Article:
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The Beginning

Western Educators, Shooters & Troopers

The Battleship Maine

 

Eleven days after the Cuban autonomous government took power, a small riot erupted in Havana.  The riot was thought to be ignited by Spanish officers who were offended by the persistent newspaper criticism of General Valeriano Weyler’s policies.  McKinley sent the USS Maine to Havana to ensure the safety of American citizens and interests.  The need for the U.S. to send Maine to Havana had been expected for months.  However the Spanish government was notified just 18 hours before its arrival, which was contrary to diplomatic convention.  Preparations for the possible conflict started in October 1897.  President McKinley arranged for Maine to be deployed to Key West, Florida, as a part of a larger, global deployment of U.S. naval power to attack simultaneously on several fronts if the war was not avoided.  As Maine left Florida, a large part of the North Atlantic Squadron was moved to Key West and the Gulf of Mexico.  Others were also moved just off the shore of Lisbon.  And still others were moved to Hong Kong.

At 9:40 pm on February 15 1898, Maine sank in the harbor after suffering a massive explosion.

 

sunkenussmaine.jpg
The sunken USS Maine
 
More Information
 
For further and detail information on
the Spanish-American War,
click the following link . .

The Battle for Manila Bay

 

The first battle of the war between the American and
Spanish forces was at Manila Bay in the Philippines. 
On
1 May, Commodore George Dewey, commanding
the U.S. Navy's Asiatic Squadron aboard the USS
Olympia, in a matter of hours defeated a Spanish
squadron under Admiral Patricio Montojo.  Dewey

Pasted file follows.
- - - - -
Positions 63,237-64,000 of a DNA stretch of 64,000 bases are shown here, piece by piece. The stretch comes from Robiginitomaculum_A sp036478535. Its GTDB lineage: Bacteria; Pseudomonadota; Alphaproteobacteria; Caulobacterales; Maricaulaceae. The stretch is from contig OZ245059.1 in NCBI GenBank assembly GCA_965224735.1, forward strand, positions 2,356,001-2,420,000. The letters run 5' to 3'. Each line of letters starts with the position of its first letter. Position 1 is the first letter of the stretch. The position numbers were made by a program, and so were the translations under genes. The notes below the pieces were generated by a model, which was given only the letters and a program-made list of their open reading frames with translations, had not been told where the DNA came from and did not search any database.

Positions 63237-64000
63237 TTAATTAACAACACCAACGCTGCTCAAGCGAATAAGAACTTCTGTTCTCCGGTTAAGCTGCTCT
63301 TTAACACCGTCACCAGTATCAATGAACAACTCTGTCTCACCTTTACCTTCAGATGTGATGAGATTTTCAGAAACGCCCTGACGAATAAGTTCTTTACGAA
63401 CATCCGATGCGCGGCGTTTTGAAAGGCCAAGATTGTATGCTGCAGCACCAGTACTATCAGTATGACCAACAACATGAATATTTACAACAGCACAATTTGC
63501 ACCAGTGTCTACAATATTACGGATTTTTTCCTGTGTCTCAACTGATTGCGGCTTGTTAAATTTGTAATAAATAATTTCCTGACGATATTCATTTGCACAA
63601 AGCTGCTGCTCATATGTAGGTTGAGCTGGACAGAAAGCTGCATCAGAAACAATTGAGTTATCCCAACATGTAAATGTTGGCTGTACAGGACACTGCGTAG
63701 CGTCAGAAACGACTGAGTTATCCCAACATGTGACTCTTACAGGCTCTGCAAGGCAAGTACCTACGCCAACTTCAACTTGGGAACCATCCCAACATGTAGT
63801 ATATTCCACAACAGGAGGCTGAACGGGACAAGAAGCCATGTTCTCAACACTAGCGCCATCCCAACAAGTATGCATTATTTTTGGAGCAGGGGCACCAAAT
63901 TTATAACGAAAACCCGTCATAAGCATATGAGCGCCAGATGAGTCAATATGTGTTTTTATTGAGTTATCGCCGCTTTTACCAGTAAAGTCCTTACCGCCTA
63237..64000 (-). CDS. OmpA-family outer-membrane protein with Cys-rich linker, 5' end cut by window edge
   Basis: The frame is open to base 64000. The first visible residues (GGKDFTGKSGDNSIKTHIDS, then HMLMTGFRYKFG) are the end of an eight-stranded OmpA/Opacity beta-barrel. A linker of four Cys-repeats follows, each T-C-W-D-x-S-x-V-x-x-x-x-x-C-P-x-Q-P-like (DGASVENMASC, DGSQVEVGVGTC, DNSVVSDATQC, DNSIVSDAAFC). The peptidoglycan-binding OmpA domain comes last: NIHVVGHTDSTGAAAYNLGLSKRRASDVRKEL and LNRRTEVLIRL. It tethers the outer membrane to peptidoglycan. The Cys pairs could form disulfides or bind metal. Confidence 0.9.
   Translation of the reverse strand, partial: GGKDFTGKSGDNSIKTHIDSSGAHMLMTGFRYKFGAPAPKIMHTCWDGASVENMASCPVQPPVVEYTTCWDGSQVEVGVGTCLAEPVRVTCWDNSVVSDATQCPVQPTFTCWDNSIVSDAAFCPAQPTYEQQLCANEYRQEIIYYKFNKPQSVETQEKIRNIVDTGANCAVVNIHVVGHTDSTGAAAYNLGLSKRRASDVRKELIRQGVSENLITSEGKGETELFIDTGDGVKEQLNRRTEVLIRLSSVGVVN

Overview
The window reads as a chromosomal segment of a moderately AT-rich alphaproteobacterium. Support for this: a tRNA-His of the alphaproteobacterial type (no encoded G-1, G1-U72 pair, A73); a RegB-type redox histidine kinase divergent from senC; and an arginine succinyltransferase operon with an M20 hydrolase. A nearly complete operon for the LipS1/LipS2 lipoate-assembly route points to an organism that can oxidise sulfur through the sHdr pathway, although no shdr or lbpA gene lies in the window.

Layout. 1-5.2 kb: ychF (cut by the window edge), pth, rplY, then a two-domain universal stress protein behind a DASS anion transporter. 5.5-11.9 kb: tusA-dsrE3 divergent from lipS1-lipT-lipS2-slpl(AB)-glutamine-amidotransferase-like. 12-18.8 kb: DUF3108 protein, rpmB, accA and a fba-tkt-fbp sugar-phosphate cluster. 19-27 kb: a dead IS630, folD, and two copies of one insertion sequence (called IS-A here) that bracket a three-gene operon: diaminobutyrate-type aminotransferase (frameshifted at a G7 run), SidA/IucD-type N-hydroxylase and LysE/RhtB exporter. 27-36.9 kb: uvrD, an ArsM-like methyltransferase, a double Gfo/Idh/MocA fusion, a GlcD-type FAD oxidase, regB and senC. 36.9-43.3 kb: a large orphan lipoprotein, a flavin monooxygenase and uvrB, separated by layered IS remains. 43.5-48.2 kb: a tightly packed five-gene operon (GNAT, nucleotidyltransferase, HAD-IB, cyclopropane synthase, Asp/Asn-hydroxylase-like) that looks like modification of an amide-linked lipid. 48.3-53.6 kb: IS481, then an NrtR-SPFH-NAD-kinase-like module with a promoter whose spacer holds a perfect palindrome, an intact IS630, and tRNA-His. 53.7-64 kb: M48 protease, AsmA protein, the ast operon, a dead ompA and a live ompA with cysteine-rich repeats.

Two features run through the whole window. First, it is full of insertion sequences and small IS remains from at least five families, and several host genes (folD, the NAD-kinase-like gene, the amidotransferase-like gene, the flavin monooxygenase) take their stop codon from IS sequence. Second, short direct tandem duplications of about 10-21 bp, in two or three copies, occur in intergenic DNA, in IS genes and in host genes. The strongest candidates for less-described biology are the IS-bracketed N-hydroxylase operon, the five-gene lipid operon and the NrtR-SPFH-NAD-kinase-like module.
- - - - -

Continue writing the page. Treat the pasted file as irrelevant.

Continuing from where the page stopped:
managed this with only nine wounded.

battleofmanilabay.jpg
The Battle of Manila Bay
 
The Regiment 
 

The Rough Riders is the name bestowed on the 1st United States Volunteer Cavalry, raised in 1898 for the Spanish-American War.  Its first commander was Colonel Leonard Wood, a doctor who served as the medical advisor for both the President and secretary of war.  Wood's second in command was former assistant secretary of the United States Navy, Theodore Roosevelt, a man who had pushed for American involvement in Cuban independence.  The United States Army was weakened and left with little manpower after the American Civil War roughly thirty years prior.  As a result, President William McKinley called upon 1,250 volunteers to assist in the war efforts.  The volunteers were gathered in four areas: Arizona, New Mexico, Oklahoma and Texas.  They were gathered mainly from the southwest because it was a hot climate region that the men were used to similar to that of Cuba where they would be fighting.  "The difficulty in organizing was not in selecting, but in rejecting men."  The allowed limit set for the volunteer cavalry men was promptly met. They gathered a diverse bunch of men consisting of cowboys, gold or mining prospectors, hunters, gamblers, Native Americans and college boys.  All of these volunteers were able-bodied and capable on horseback and in shooting.  Among these men were also police officers and military veterans who wished to see action again.  Men who had served in the normal army during campaigns against Indians or served in the Civil War had been gathered to serve as higher ranking officers in the cavalry.  In this regard they possessed the knowledge and experience to lead and train the men well.  As a whole, the unit would not be entirely inexperienced.  Volunteers were gathered in San Antonio, Texas at the Menger Hotel Bar.  When Colonel Wood became commander of the 2nd Cavalry Brigade, the Rough Riders then became "Roosevelt's Rough Riders."

W.E.S.T.'s Spanish-American War web site